We understand the statement that we have signed shows that the interfaith community: is still talking to each other; is praying for a long term solution to the problem in the Middle East; is asking for all to working locally for the collective good and for peace; and, denunciates violence on all sides, without finger-pointing at single side."

Interfaith Statement on the Middle East
The tragic loss of life and property in the Middle East, and the prolonged failure to negotiate a fair two-state solution for Israel and Palestine, are a matter of grave concern for all people of faith. A permanent solution to the escalating cycles of violence must be found in the Holy Land that affects all the people of the Middle East.We urge the Children of Abraham to stop killing each other. We cannot stand by and let our families of faith be torn apart.We pray for the end to killing.
We call for:

1) Prompt cessation of all hostilities by all sides -- Ending the use of force causing civilian casualties and destroying lives/communities.

2) The United States to bring the warring sides together and resolve their differences.

3) The Israelis and Arabs to reach agreement on final and secure borders, to live in peace with justice side by side recognizing each others right to exist with dignity and security.

The Signatories below invoke the spirit and guidance of God as we attempt to please God be calling for peace, justice and reconciliation.

How time flys by!

The past few days have been busy. Being with my family is always a busy time. There are meals to eat, and jigsaw puzzles to put together and meals to eat, and things to catch up on. I am so very proud of each member of my family. I remember eight years ago when my then 5 year old great – nephew, Reese, asked me, “Who are you?” I was somewhat stymied by the question and finally answered, “I’m your grandfather’s sister.” Suddenly I felt quite old! I worked on this feeling for some time until I finally realized that I wasn’t old at all; I am one of the matriarchs of the family! It is quite a different feeling because matriarchs and patriarchs get to say “wise things” and even occasionally issue a proclamation. My brother (the tallest person pictured above) is better at this than me. He is such a gentle, loving man that you want to listen to him. My sister-in-law (in the striped shirt) is equally capable. I have known Bobbie since I was 15 years old and she is my most-wise sister. As I have already said, they are my family and in good times and in bad I love them.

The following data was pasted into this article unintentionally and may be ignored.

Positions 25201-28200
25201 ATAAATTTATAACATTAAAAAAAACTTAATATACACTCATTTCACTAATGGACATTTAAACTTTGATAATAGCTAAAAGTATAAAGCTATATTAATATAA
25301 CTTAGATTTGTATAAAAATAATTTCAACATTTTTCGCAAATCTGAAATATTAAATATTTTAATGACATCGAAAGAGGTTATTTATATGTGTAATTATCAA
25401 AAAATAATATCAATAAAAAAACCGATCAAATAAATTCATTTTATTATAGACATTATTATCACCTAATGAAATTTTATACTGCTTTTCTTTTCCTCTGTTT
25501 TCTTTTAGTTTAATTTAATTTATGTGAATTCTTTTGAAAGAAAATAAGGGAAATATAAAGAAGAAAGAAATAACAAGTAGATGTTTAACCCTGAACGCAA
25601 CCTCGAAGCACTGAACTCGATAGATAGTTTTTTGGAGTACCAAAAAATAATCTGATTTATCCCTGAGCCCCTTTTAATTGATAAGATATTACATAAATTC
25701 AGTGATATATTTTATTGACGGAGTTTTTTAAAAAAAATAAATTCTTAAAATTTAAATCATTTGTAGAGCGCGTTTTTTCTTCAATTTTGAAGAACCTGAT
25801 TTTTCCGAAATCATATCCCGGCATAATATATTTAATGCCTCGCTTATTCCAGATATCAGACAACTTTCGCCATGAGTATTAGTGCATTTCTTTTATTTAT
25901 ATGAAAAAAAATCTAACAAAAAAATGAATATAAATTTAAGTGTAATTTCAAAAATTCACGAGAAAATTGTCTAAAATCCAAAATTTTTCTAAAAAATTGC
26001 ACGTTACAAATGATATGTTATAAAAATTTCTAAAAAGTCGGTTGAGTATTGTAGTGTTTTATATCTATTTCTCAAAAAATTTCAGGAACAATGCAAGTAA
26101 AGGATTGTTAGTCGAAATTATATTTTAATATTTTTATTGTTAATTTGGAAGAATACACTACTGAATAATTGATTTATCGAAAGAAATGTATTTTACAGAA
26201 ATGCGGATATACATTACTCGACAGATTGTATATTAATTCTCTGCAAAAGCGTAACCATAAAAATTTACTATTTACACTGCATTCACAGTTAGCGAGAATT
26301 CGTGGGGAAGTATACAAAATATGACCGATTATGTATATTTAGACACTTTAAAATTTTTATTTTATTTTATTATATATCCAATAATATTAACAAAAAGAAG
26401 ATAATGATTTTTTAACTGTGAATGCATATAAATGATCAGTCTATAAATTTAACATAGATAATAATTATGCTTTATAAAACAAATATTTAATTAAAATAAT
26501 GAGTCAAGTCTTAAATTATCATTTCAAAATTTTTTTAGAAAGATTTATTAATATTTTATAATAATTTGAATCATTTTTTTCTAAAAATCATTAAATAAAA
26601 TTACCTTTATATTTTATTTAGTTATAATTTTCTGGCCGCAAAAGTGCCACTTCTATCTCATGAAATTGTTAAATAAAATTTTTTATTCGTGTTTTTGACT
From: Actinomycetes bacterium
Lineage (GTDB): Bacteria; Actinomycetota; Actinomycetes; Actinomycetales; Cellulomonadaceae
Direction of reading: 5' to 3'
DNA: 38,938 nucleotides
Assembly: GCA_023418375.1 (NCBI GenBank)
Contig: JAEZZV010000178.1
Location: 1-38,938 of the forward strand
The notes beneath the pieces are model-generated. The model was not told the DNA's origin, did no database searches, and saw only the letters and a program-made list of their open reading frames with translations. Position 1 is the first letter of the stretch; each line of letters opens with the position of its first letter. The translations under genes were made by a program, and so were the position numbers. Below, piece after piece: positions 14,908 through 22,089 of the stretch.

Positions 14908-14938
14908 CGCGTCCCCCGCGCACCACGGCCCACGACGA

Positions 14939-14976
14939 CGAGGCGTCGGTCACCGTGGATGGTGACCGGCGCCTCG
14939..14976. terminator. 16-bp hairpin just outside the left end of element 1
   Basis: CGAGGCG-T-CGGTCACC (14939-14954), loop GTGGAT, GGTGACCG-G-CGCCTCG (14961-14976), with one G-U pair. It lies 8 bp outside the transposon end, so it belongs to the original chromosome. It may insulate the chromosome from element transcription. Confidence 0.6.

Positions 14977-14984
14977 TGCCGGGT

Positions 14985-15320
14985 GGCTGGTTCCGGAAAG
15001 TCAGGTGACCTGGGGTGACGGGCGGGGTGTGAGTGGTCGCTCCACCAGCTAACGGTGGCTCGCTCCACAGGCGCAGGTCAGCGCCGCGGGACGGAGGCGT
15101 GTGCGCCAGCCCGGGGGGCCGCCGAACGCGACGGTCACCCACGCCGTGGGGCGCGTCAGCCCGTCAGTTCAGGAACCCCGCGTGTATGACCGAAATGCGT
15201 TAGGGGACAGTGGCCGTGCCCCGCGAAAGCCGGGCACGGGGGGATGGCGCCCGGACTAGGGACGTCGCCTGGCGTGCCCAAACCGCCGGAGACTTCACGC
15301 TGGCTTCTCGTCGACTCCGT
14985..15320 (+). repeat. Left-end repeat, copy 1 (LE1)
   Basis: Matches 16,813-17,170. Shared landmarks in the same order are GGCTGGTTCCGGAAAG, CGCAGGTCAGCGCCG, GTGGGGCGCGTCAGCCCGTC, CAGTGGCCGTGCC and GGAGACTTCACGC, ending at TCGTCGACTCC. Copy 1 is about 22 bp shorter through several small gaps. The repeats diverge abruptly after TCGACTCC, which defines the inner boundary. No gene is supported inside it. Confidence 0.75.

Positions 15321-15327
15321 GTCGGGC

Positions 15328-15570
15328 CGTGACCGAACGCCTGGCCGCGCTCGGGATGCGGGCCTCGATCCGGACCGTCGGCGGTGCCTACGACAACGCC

I arrived at the John C. Campbell Folk School in Brasstown, NC on Sunday afternoon. Campbell School was established in 1925. John and Olive Campbell were interested in the culture of the Appalachian people. During the late 1800’s they travelled extensively in Southern Appalachia staying in people’s homes and learning about their wants and ways. They were sociologists who set out to write a factual account of the region. One of the desires of the people of Appalachia was for education. Because their lives were often hard and filled with work, they wanted education that brought them together for fun and collaboration. In the early 1900’s they encountered the Danish folk schools. They used the word “folk” to mean that the schools were for the folks. These schools utilized collaborative learning. People came together to learn and have fun. There was no grading system and people shared what they learned with each other.

The Campbell School continues to be a school that is about “the folks”. In an atmosphere of communal living on this 100 + acre campus, we are encouraged to bring our individual gifts together to learn new skills. This week I am taking a course in bookmaking. The instructor is a book artist from Asheville, NC. There are 4 other people in my class who bring a variety of experience and gifts to this new learning experience. It is Tuesday morning and we have already completed two books and have three others in progress. I love the class time and I am gathering as many skills and ideas as I can. One of the books we started yesterday is called a Star Book. When finished it will open into a star shape and its story will unfold in the star’s multi – faceted windows. Pictures will be better than words for this project!

One of the things I like about this class is that it is not just about the structure or sculpture of making a book; it is also about the content. We are encouraged to think about what will go into the book. I am planning at this point (very early in the process) to use the star book as a way to talk about (visualize) the olives I experienced in both Israel and Italy. Well, we will see how it turns out!